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Author Topic: TLS adjustment  (Read 612 times)

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Online timsdad

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TLS adjustment
« on: December 29, 2013, 10:21:31 AM »

There are different types of twin-leading-shoe brakes but, basically, you adjust them like drum brakes on cars and trucks that have separate adjusters for each shoe. On a bike, first you need to slacken off the wheel spindle and brake steady, do both adjusters up quite hard, and then pull the brake on as well, to centralise the shoes on the drum. Tighten up the spindle etc, then let both adjusters off just enough so the wheel spins with no chuffing and adjust one of them back up so it just drags a bit. Do the same with the other shoe, so it drags the wheel a bit more, and let it off just enough so it feels the same as the first one.

Pull the brake on hard a few times and repeat the process of adjusting the two shoes so the wheel spins reasonable well but there's a bit of chuffing from both shoes. This will disappear when the drum warms up and expands.

On the much maligned BSA-Triumph conical drum brake of the early seventies the hidden adjusters are turned through a hole in the drum. A lot of owners don't know this and just take up the slack in the cable and then slag the brake off for their own incompetence. Other TLS brakes are adjusted by doing the first shoe on its own with the cable adjuster and then altering the length of the threaded link to bring the second shoe in. Some brakes have a rod with easier left-and-right threads to the clevises and some have separate cables to each shoe but they're all adjusted by the same method.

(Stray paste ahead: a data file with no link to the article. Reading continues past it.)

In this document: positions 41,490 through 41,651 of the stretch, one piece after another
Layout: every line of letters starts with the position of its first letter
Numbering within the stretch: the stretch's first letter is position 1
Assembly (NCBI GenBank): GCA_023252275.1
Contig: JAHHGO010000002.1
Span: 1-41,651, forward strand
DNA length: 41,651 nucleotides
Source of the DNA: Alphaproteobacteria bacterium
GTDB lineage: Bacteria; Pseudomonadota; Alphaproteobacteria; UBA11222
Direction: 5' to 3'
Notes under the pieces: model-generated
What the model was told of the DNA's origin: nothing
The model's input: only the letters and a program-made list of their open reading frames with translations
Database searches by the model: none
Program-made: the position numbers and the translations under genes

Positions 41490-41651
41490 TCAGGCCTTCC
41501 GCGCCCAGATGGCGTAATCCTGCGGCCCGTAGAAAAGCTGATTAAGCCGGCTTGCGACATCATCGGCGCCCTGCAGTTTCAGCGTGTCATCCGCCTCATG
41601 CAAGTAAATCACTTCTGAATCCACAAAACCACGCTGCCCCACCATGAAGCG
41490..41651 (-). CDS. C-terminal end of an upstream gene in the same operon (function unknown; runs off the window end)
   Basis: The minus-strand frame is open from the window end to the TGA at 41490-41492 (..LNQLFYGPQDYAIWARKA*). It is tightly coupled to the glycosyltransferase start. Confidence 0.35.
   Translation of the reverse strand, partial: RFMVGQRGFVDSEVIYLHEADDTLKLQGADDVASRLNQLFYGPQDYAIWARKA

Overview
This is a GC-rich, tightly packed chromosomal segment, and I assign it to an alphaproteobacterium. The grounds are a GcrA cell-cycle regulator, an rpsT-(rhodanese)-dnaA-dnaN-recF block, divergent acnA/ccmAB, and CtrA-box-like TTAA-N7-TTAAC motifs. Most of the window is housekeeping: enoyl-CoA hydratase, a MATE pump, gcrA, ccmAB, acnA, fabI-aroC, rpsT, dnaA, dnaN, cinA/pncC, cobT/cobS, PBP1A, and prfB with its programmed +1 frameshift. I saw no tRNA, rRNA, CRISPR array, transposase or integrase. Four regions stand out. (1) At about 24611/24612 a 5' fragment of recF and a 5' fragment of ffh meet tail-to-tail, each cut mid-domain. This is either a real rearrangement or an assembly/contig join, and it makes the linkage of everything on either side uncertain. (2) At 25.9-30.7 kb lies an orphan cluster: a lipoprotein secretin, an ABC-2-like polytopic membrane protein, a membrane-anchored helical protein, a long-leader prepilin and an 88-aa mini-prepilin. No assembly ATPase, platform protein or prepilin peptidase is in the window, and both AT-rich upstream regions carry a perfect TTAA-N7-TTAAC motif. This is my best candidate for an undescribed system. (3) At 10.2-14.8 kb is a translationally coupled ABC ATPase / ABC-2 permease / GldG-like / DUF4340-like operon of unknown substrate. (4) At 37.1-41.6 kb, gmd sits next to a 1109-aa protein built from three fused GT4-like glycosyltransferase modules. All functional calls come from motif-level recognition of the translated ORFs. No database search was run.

If you can't get a decent brake then the drum may need skimming because it's distorted or the shoes could need turning down to the same profile as the drum. Many folk have this done unneccessarily because brakes will usually take a good 500 miles of use to bed in. Some owners do less than this each year so the poor old brake is just continually going through the process of bedding in and glazing up again. Firm and regular use will keep most old BSA brakes in good order. It's also worth noting that re-spoking can pull a hub-and-drum assembly out of true a bit so, if you're having it skimmed, get this done after the wheel is rebuilt and not at the easier time when the hub/drum is loose off the wheel.

Works for me!

I suppose it might be better if part of this was put under a different heading. I expect Camman Graham can do it, - he knows about that sort of thing!

Ray
« Last Edit: December 30, 2013, 10:17:01 PM by camman3 »
Just a motorcyclist.

Online camman3

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Re: TLS adjustment
« Reply #1 on: December 30, 2013, 10:28:04 PM »
Way to go Ray, my "powers" returned, and I split the topic :)
1957 C12
In sunny (sometimes) Christchurch, Dorset, UK

Online timsdad

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Re: TLS adjustment
« Reply #2 on: December 31, 2013, 03:04:00 PM »
Ta, Graham, - you'll be boiling your own eggs next!

Ray
Just a motorcyclist.

Online camman3

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Re: TLS adjustment
« Reply #3 on: December 31, 2013, 05:16:58 PM »
No....last time I tried that we had to get the Fire Brigade out  :-[
Graham
1957 C12
In sunny (sometimes) Christchurch, Dorset, UK